Prioritize. From this point on, your entire focus in life should be getting well. Getting well is more important than a job, relationships, friends, food, sports, hobbies, or anything else—because without good health, none of those things really matter. Do not let anything distract you from this goal. The start of each day provides a new opportunity to renew your health!
Learn to say “no”! Set limits for what you can accomplish in a day, because your recovery depends on it. Helping others, social events and family affairs may have to take a backseat for a while. Be patient; it takes time to learn a new lifestyle, but the reward is getting your life back.
Allow time for recovery. Your recovery depends on down time. Sleep and rest are when the body is in optimal repair mode. Shift your body into repair mode as frequently as possible by allowing plenty of time for rest and sleep.
Do not accept your situation. Acceptance leads to complacency and complacency leads to stasis. Not moving in a positive direction increases the need for drugs to control symptoms. Work every day to overcome your condition. Anger can be a positive force as long as it doesn’t get out of hand; channel it into positive actions instead of negative emotions. Know that overcoming chronic fatigue often opens up greater purpose and meaning in life.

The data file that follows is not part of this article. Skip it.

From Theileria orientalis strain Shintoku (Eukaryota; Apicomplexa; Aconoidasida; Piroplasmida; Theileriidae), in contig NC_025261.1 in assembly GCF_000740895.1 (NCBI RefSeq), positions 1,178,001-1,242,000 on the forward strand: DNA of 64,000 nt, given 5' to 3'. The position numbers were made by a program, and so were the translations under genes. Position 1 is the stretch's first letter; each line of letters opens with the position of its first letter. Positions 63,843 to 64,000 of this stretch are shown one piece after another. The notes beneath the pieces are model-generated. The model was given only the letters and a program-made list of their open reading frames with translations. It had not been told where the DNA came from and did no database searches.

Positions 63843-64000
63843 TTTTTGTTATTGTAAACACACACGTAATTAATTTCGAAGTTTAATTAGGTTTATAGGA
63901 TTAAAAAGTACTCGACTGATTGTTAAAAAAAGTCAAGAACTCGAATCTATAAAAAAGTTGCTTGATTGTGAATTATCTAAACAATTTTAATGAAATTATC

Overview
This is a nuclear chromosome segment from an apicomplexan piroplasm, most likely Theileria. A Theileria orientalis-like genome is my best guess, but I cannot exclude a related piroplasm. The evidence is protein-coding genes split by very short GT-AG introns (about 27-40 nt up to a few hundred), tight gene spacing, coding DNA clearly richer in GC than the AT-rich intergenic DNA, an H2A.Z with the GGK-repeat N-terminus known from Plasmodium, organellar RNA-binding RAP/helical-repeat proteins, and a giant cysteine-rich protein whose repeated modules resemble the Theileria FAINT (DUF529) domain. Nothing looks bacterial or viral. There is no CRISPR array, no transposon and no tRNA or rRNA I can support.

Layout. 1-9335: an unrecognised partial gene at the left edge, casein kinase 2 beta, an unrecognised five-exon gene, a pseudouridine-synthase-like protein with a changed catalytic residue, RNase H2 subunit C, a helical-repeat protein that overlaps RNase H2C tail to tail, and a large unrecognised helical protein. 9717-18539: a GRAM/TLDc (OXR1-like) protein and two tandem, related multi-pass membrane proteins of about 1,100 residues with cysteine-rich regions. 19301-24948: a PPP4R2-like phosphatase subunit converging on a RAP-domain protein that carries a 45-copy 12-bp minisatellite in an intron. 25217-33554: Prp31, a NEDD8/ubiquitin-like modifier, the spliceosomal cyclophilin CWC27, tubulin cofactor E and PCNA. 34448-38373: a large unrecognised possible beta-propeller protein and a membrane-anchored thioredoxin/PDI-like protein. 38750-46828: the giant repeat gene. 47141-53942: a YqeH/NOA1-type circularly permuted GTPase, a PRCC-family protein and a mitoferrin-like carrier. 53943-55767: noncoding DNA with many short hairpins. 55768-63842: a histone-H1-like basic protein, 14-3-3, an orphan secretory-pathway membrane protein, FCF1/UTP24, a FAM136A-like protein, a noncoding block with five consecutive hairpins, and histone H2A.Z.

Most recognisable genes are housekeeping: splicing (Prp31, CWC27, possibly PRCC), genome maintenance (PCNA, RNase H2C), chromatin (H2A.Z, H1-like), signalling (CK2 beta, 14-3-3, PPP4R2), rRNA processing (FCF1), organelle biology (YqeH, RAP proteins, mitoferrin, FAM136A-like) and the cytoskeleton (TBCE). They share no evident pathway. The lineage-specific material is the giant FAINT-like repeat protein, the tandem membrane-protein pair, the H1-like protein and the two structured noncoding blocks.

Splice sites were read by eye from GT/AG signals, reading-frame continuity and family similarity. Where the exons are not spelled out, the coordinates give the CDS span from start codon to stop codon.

Record your progress. As you change your approach to life, symptoms associated with chronic fatigue will gradually dissipate. The changes, however, are very subtle and keeping a journal can help you monitor progress. Pick specific symptoms or bodily functions as “monitor points.” Define these points quantitatively (on a scale of 1-10 if you like), so that change is evident (or not).
Avoid focusing on just treating symptoms. Symptom relief is important, but complete recovery is very dependent on restoring normal functions of the body. Drugs can be useful for relieving symptoms, but have little capacity to restore wellness. Excessive drug use actually impedes recovery.
Natural supplements are the key to getting well. Natural supplements offer advantages of reducing causes of disease and normalizing function. They are a huge part of creating an optimal healing environment within your body. Poor response to supplements can often be linked to poor quality products or inadequate dosing, so make sure that you are taking supplements that will offer a high potential for benefit.
Follow your internal GPS. Your intuition is like an internal GPS that guides you through life’s journeys. When you veer in the wrong direction, it persistently steers you back to the correct path. When you become completely lost, it plots a whole new course that safely carries you to the destination by a different route. Too often, however, life’s distractions prevent us from hearing the voice and we lose our way. Fortunately, the voice of intuition is patient…and there is no greater source of knowledge. Tapping into it is a simple matter of turning down the volume on all the other distractions and paying attention!
If you found this information to be helpful, please consider reading my book, Unlocking Lyme.